Say “biological field station” and many people envision graduate students doing populations studies or taking climate readings.
But the University’s Tyson Research Center serves a purpose for K-12 students as well as for ecological researchers.
Each year, thousands of young students visit Tyson for educational outdoor activities through the Tyson Field Science Program (TFSP). Many children collect their first insects, see their first animal tracks or take their first hike at Tyson.
Throughout the year, students from St. Louis City and County schools stream out to Tyson to participate in half-day field trips.
Middle-school students explore dry creek beds for rocks made of shells from ancient seas, or artifacts worked by ancient Native American hands. Elementary-school students walk forest trails to collect hickory nuts and grapevines, and discover the myriad plants that thrive at Tyson.
Each year, the TFSP welcomes more than 10,000 pre-K-12 students for educational outdoor experiences. Through a special agreement, more than 20 percent of these students are from St. Louis Public Schools.
“Many children, especially those from urban districts, have never visited a wild, natural environment,” said Marty Galganski, TFSP coordinator.
A former faculty member in the WUSTL and Maryville University education departments, Galganski is assisted by instructors Jane Walker, Emily Whitney and Joe Nydegger.
The TFSP mission is to stimulate discovery and enhance a sense of wonder about the environment through outdoor activities for pre-K-12 students. The program seeks to lay a foundation for students to investigate scientific questions and make informed decisions about the natural world.
It fills an important gap in science education for students of diverse ages and experiences.
“The Tyson Field Science Program is an example of cross-department collaboration within Arts & Sciences,” said Edward S. Macias, Ph.D., executive vice chancellor, dean of Arts & Sciences and the Barbara and David Thomas Distinguished Professor in Arts & Sciences.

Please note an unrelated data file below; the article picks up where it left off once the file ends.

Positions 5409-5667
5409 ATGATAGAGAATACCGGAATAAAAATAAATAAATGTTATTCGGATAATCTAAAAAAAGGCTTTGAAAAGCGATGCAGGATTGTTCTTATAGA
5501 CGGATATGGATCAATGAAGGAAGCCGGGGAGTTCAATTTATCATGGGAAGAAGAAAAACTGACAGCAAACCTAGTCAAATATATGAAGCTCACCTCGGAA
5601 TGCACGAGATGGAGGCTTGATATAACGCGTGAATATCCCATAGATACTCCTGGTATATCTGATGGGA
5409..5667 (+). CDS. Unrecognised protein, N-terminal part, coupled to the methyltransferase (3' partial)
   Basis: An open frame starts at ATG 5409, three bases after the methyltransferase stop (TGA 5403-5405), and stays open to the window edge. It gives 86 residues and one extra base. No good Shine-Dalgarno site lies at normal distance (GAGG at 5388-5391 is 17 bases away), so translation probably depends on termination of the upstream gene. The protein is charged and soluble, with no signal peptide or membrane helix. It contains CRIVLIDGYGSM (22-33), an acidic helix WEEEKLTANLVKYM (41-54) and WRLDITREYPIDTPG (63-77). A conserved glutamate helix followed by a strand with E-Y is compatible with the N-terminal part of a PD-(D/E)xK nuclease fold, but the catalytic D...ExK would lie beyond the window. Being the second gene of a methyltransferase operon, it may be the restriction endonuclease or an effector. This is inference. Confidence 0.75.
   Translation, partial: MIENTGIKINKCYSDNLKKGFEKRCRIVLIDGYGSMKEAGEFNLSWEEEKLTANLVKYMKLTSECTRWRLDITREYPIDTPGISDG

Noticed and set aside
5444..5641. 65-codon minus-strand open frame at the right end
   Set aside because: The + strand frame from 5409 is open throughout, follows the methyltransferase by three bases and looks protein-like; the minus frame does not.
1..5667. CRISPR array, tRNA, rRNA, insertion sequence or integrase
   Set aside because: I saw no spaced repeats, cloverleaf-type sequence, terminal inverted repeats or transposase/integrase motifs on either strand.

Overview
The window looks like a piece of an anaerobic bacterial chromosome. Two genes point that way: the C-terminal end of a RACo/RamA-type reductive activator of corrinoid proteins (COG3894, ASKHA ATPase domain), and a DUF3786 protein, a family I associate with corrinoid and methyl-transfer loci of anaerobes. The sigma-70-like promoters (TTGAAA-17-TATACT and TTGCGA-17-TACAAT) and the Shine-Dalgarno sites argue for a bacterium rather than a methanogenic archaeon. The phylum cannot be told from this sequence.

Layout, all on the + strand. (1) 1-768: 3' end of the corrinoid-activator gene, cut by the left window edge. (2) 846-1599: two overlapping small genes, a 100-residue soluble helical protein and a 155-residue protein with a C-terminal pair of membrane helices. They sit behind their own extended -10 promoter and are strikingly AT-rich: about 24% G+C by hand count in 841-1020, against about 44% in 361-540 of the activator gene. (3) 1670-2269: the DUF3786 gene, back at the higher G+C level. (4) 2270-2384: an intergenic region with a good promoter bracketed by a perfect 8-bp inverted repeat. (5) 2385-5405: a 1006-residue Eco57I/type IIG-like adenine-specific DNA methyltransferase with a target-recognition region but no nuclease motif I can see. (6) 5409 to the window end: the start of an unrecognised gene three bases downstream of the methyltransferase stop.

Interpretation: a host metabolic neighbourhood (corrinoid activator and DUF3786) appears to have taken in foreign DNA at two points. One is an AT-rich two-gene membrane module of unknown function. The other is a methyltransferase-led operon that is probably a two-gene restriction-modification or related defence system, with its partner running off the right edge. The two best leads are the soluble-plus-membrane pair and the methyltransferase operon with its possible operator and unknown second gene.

“This program combines expertise from the departments of Biology and Education. It is also one of many endeavors at Tyson that shows the value of an urban university having a field station so convenient to our campus and the city.”
This past academic year, the TFSP has continued providing high-quality, hands-on outdoor science education programs to St. Louis-area students. Repeat business and positive feedback from teachers and parents indicate many people are touched by and value the experiences at Tyson.
The program has increased its audience in recent years, thanks to support from the Gaylord Foundation and the Friends of Tyson.
In July 2001, the TFSP became a part of Science Outreach, a biology department program that seeks to enhance the teaching of hands-on science in K-12 schools through teacher-professional development programs.
“The merger has allowed the field science program to develop its working relationships with area teachers,” said Victoria May, director of Science Outreach. “While people know the program as an exceptionally rich resource for children, this past year we continued to develop our vision to extend the programming to teachers.”
The TFSP is involved in graduate courses and professional development for teachers through two National Science Foundation-funded projects at the University: The St. Louis Math and Science Partnership (funded through Science Outreach) and the Center for Inquiry in Science Teaching and Learning (CISTL, funded through the education department).
In summer 2003, five teachers and five high-school students did CISTL-funded internships in inquiry-based ecology education. In addition, 20 teachers involved with CISTL participated in staff development programs at Tyson.
These programs and others will continue this summer. The TFSP also initiated new programs for teachers and students last year.
“We piloted a unique science program for middle-school teams to integrate grade-level content in history, geography and sometimes math or language arts, with a field experience in ecology or geology,” Galganski said.
Current research in environmental action spurred the development of a parent-child program to be piloted in September, Galganski said.
“Adults who identify themselves as active environmentalists, when asked what occurred influenced them, most often referred to experiences in nature with a mentor as a turning point,” she explained. “We believe that parent-child bonding in a natural setting may be laying the groundwork for future adults who will care for the environment.
“However, children who have a one-time visit to a nature preserve as a part of a field trip often return with a greater dislike for nature than before they left. How this research impacts our future is leading our staff into new avenues of reading and discussion.
“We want to move forward in new ways, such as building connections to teacher-professional development and offering multiple-visit programs.
“We’re not just field trips for kids anymore.”